Foundation, Concrete and Earthquake Engineering

Rainfall and Settlement Behavior of Foundation Soil, Loess

Whatever the internal structures loess soil show more or less collapse nature and threaten foundation safety. We know consolidation is associated with settlement. In this post we will learn about typical bearing capacity of loess in relation to dry density and rainfall induced failure of foundation on loess soil.

An annual average rainfall of a region has strong correlation with moisture content. Though water table rises with seasonal change, average moisture content depends on average rainfall for a year. The internal structure of loess such that rain water can do the harm quickly.

Accumulated rain water on loess soil of Tibetan Plateau
Recall the structure of loess soil; it is homogeneous, as usual for wind transported soil, have high void ratio and capillaries traverse in vertical direction which results fractures in sediments and vertical bluffs are formed.

Dear reader we have discussed void ratio and permeability of loess soil in previous posts. We are providing necessary links for convenience.

These loosely arranged structure of loess with numerous voids, allows rainwater to infiltrate quickly and we have known in previous post that moisture content increment alone can collapse in the presence of small consolidation pressure.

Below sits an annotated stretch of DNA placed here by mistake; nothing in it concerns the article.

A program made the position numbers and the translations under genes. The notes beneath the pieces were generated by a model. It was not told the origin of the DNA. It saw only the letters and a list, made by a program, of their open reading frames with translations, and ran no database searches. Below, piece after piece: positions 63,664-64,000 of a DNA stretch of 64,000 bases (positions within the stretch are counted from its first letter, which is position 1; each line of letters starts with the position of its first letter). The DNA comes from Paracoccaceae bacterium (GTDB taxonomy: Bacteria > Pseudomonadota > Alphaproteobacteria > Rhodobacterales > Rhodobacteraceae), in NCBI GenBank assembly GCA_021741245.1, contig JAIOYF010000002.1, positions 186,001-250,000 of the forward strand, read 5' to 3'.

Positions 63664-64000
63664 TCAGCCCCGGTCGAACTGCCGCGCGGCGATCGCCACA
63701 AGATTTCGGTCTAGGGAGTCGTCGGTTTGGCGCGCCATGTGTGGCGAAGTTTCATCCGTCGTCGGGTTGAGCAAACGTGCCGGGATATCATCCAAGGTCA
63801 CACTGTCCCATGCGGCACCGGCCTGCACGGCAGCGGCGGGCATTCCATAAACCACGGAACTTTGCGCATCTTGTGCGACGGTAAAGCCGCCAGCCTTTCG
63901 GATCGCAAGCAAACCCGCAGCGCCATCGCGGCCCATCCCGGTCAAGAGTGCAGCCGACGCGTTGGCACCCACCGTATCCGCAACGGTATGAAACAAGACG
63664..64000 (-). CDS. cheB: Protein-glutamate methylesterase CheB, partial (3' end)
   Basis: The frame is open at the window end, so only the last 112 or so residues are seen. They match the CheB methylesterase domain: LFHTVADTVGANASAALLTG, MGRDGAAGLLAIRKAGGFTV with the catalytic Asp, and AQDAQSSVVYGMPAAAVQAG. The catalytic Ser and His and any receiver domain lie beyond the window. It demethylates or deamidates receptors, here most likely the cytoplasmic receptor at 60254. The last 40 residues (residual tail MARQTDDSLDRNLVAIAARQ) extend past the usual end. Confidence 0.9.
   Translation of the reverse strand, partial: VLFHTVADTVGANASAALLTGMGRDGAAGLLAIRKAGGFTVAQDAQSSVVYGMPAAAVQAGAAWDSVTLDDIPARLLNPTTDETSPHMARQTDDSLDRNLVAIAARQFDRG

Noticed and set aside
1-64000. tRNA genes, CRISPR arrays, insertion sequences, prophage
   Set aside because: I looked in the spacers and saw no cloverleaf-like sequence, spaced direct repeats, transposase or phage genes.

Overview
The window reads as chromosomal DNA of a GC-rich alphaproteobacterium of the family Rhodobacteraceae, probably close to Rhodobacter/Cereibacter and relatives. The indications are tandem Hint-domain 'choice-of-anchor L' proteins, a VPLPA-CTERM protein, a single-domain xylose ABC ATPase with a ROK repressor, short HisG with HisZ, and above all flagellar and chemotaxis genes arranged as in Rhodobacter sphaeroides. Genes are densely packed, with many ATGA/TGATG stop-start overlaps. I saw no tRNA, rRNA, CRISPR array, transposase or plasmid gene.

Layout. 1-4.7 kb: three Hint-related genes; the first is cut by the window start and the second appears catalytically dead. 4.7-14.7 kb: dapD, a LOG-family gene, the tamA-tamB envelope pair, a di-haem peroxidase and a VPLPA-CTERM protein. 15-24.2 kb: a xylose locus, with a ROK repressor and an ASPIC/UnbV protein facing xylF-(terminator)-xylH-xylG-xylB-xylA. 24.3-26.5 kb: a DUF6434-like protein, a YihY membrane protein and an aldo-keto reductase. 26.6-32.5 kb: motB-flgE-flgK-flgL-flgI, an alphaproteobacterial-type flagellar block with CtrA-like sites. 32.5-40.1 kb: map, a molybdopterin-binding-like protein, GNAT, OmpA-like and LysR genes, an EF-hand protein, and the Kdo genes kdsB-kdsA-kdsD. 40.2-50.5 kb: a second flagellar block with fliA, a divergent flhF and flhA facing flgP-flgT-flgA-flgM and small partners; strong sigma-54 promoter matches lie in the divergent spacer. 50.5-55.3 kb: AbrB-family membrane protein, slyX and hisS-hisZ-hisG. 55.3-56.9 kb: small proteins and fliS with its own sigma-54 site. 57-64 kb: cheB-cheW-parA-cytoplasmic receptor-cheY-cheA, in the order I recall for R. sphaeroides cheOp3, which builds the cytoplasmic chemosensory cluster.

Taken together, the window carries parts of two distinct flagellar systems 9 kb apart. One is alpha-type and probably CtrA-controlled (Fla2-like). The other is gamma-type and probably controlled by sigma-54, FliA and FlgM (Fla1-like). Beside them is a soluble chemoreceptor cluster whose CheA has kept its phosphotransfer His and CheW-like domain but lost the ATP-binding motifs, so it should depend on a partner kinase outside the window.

We know that horizontal permeability of loess soil is less than vertical permeability which is an exception in soil mechanics. The moisture content of loess soil (in-situ) lies between (4-49)%. Now we are going to summarize some findings about loess that correlates moisture content, density and bearing capacity of this soil.

Bandyopadhyay (1983), Holland and Gibbs (1960):

Saturated loess soil under rainfall
They provided settlement relation with density:

-Settlement is suspected to be large when dry unit weight is less than 80 pcf

-Settlement is suspected to be small when dry unit weight is greater than 90 pcf

From this finding Bandyopadhyay concluded that such soils that have low in-situ densities and also low clay cementation are considered high consolidation and collapse susceptibility.

A dry loess soil may have bearing capacity more than 10 Ksf which may fall down to 0.5 Ksf under saturation.

Now some points about moisture and density correlation:

Holland and Gibbs:

At moisture content less than 10 percent, dry density reached its maximum value and as discussed above highest resistance against settlement is expected.

Moisture content (10-15) % ---soil shows moderate high strength

Moisture content around 20% ---strength decreased gradually

Moisture content > 20%----this moisture content is considered high for loess soil that leads to full consolidation under load.

Moisture content 35%---soil becomes saturated.

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